DAMAN: How about the one role that really put you on the map? Which film or TV show was it that convinced you that you were definitely meant to be an actor?
Jacques Colimon: The first role I ever played was Dr. Bert in “Flowers For Algernon” in eight grade theatre. Since then, every role afterwards has been an affirmation that this is what I could easily continue doing for the rest of my life. It also doesn’t hurt that I’ve thoroughly enjoyed every role I’ve ever played for reasons that are deeply personal and creatively fulfilling.
DAMAN: What’s the best piece of acting or career advice that you’ve ever heard from someone in the business?
Jacques Colimon: When I was in college at the University of Texas at Austin, I remember being treated to theatre warmups led by Barney Hammond. He gave our college-aged group of actors the phrase, “you are enough.” A simple phrase, and even a simple task. Not an easy one, though. This business chronically wrecks artists for harmlessly being ourselves. Dig past the virtue signaling on the surface and there’s a whole lot of inherited trauma to deal with. Even just the consistent rejection, for example. On one hand, it reinforces the notion that we are meant to lay low, not think too much about it and stay small until we’re told to be big. I don’t buy it. I’m enough, you are enough, we’re enough. Let’s build together and fix that scarcity mindset.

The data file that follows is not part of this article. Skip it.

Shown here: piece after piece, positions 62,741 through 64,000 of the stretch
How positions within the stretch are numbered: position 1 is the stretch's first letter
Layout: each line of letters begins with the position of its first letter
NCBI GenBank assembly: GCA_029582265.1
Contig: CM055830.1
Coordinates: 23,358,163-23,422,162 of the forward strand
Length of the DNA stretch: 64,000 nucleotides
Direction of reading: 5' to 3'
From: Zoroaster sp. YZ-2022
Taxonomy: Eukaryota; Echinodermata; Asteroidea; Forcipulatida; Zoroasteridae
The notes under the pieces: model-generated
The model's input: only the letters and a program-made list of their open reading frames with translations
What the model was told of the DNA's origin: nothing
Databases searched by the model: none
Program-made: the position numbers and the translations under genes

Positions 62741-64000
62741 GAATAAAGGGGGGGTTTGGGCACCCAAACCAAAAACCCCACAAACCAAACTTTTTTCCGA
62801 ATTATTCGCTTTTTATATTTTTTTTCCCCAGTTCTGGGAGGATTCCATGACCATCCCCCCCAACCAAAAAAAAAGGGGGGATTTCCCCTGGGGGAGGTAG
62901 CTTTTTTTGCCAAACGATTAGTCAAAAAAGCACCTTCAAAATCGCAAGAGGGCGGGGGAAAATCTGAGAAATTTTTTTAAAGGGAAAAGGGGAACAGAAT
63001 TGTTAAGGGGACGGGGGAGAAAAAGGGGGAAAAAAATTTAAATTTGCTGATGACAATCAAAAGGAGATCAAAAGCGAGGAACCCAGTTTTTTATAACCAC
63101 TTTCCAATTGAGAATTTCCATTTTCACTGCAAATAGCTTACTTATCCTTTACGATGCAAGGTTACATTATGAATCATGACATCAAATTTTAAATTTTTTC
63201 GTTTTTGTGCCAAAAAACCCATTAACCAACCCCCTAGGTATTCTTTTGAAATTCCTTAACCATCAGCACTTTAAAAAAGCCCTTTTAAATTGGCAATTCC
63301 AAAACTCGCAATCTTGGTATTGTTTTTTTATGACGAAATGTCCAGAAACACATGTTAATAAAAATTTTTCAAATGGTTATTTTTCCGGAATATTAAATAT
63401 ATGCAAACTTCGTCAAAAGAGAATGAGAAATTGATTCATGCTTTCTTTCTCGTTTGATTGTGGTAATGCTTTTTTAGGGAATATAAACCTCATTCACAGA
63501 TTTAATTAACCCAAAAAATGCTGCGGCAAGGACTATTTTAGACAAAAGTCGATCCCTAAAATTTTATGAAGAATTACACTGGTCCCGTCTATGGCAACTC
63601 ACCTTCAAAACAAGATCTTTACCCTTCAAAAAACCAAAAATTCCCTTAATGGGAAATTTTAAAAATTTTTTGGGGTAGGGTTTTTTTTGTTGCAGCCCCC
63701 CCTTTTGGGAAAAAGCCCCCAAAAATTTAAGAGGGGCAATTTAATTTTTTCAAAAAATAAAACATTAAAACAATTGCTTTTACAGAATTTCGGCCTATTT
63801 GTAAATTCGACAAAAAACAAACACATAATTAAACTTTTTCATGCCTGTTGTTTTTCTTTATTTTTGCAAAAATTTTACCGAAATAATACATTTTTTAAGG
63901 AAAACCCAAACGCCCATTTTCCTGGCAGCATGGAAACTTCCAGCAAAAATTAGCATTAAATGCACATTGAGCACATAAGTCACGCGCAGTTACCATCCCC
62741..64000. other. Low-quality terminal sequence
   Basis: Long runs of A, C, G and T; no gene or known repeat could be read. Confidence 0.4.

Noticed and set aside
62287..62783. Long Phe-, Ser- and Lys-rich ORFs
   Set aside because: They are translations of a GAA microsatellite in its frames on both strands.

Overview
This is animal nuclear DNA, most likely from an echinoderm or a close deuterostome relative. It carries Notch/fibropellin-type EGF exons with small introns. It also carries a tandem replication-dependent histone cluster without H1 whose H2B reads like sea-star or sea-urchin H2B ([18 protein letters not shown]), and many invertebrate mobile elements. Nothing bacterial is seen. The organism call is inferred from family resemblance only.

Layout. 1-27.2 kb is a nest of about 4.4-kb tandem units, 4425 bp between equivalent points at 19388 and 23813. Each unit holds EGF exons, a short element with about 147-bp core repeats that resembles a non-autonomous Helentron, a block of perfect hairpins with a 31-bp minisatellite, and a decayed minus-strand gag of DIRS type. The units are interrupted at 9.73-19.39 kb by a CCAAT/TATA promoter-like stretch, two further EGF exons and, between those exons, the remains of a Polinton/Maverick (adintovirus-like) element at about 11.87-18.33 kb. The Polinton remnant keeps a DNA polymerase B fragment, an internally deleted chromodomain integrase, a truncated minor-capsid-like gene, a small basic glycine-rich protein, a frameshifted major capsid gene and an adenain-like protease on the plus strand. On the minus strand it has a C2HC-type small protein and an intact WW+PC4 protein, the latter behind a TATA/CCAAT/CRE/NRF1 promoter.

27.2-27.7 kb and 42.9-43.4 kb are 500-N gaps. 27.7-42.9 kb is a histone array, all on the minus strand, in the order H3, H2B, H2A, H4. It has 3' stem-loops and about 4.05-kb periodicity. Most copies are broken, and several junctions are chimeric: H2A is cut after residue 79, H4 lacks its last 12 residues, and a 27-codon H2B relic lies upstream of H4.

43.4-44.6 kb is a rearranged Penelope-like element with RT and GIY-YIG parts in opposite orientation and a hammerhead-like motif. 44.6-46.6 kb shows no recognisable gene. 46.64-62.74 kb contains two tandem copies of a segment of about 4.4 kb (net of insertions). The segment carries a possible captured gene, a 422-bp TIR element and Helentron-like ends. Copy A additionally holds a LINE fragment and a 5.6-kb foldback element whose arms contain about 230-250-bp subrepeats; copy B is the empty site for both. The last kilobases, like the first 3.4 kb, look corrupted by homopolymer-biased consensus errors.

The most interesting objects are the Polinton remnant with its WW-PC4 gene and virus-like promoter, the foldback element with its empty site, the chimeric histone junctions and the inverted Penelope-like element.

DAMAN: Have you always wanted to be an actor? When was it that you realized that this is what you wanted to do for a living?
Jacques Colimon: My grandmother and my mother both have beautiful singing voices, so I was surrounded by music since infancy. I’m a multi-hyphenate that’s largely eclipsed by what’s so far blossoming into a kickass acting career by virtue of really hard work and being at the right place at the right time! I’m thankful for the momentum because, yes, it is indeed what I’ve wanted to do for a living ever since little kid me realized that acting let me be a little bit of a firefighter, marine biologist, kung-fu master and memelord simultaneously. Then again, we didn’t have professional video gamers when I was growing up … so things might have ended up differently if my teenage self could have looked into a crystal ball and figured out that would totally be a thing one day.